On select days, Rutgers Dining Services hosts events in dining halls with special foods, drinks and sometimes entertainment. This past week, there was the dining services' annual Friendsgiving event.
Although I’m a proud College Avenue campus resident, I took a bus to the Livingston Dining Commons to experience its Thanksgiving cuisine. It was crowded as always, and I found myself bobbing around and swooping under people to get what I needed.
The dining hall's menu ran the gamut of Thanksgiving-themed food. There was turkey, baked ham, mashed potatoes, corn pudding, cranberry sauce, stuffing, cornbread and more.
I was disappointed to learn that the turkey was a bit dry, considering it was the night's main event, but gravy helped that problem slightly. Additionally, the dining hall employee who had been carving the whole turkey while wearing a Thanksgiving-themed Aloha shirt and turkey-shaped sunglasses was certainly a plus.
Beyond the turkey, the mashed potatoes were a massive hit, and I heard a positive consensus around the dining hall about the baked ham. The fruit spread was also lauded by dining hall patrons for its variety — it included pomegranates, kiwis, watermelon, oranges, pears, grapes and melons. I was excited to see that many people walking around were holding entire platefuls of fresh fruits.
Unfortunately, the only entrees available were meat or fish, so the Thanksgiving spread did not support vegans or vegetarians well and meant that they would have to get their entrees from the dining hall's non-Thanksgiving-themed, cook-to-order stations. In the future, Rutgers should do a better job of including those with dietary restrictions, perhaps with tofurky.
Most exciting was the dessert spread: apple pie, pumpkin pie, pecan squares and snowflake rolls. A huge cheesecake fan, I opted for the pumpkin cheesecake, and it made me quite happy.
Unfortunately, the Friendsgiving drinks were limited to only hot and cold apple cider. When I went to Friendsgiving last year at Brower Commons on the College Avenue campus, there were multiple kinds of mocktails in sugar-rimmed, plastic flutes and glasses. Trying all of the drinks had been my favorite part of the night.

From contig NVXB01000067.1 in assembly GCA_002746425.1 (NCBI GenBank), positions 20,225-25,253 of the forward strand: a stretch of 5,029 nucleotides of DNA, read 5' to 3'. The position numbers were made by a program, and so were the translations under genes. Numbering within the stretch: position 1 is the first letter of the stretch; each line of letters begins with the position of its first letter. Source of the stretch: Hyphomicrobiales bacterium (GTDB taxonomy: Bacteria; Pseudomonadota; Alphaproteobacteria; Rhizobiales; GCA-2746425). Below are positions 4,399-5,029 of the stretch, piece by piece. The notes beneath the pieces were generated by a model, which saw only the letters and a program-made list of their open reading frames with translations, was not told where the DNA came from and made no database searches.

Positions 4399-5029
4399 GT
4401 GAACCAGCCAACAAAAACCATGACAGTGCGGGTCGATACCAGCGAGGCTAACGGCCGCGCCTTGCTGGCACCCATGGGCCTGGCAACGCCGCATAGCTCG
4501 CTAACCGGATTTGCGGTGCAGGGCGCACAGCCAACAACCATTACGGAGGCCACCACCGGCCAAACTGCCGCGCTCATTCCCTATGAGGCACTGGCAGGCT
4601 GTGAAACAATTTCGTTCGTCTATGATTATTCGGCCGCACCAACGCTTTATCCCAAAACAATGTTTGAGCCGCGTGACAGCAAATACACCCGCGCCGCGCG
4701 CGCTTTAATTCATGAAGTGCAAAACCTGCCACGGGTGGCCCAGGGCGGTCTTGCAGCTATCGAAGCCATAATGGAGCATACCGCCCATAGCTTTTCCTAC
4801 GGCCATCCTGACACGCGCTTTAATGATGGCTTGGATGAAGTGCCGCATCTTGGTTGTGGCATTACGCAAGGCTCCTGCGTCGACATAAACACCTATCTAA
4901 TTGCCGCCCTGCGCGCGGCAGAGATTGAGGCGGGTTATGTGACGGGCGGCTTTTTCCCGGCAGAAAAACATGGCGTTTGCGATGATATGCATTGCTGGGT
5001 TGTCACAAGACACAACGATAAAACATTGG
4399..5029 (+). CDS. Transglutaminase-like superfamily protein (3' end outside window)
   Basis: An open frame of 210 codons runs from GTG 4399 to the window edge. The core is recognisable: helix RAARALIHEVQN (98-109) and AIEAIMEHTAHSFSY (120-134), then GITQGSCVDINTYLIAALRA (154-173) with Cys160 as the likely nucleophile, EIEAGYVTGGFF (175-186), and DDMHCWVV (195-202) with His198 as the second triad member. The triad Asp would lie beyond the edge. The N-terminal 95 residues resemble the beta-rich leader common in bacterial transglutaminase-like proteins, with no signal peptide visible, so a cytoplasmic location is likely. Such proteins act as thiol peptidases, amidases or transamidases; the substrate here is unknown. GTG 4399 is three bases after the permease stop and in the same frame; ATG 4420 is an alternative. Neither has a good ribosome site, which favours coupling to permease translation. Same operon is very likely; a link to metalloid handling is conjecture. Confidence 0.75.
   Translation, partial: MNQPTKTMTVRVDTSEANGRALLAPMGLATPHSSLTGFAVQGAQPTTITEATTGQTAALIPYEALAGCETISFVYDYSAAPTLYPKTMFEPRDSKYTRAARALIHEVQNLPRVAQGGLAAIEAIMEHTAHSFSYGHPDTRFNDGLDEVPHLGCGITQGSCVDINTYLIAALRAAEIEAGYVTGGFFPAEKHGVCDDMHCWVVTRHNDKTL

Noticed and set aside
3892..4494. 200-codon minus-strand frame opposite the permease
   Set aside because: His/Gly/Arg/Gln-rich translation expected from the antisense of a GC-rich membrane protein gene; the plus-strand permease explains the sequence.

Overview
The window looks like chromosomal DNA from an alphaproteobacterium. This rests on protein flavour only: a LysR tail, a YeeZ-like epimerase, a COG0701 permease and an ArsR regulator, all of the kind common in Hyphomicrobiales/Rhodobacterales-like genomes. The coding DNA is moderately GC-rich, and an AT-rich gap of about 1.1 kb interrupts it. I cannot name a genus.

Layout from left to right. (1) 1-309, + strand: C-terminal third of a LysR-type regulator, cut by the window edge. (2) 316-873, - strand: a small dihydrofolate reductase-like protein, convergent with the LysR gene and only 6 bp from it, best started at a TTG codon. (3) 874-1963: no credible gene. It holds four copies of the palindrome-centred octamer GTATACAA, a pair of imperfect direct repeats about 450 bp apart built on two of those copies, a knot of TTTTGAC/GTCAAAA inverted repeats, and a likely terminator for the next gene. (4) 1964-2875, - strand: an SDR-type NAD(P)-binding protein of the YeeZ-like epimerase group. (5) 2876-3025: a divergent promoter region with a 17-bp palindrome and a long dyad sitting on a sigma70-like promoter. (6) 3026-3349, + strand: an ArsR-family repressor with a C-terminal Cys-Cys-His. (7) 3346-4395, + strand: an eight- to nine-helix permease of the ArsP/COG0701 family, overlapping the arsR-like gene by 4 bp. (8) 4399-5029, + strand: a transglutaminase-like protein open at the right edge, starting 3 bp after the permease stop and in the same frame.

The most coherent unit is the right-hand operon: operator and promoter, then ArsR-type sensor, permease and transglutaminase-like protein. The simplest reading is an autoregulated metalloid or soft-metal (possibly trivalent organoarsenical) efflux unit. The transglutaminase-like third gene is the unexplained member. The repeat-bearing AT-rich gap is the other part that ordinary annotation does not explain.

Although I’m aware that the Livingston Dining Commons has less space than Brower Commons, I would recommend finding a way to bring back this tradition. Perhaps dining services could use the unused space at the burger bar or even move a few tables in the dining area and bring out fold-out tables to put the mocktails on.
After my trip to Livingston Dining Commons, I went back to the College Avenue campus and stopped by the Atrium to see what it had done for Friendsgiving. Although it had decorated for the event and offered Thanksgiving foods with fun side meal options, College Avenue campus residents didn't get nearly the same treatment as those on other campuses regarding a proper Thanksgiving spread. A lack of a traditional dining hall for these residents is most apparent during events like Friendsgiving.
Events like Friendsgiving give students something to look forward to or be surprised by when they first walk into a dining hall. Even if the food is not always up to par, students can still appreciate the effort put into these events and embrace the wholesome atmosphere they generate. For any students interested in more dining hall special events, gear up for Rutgers Dining Services' holiday buffet before winter break.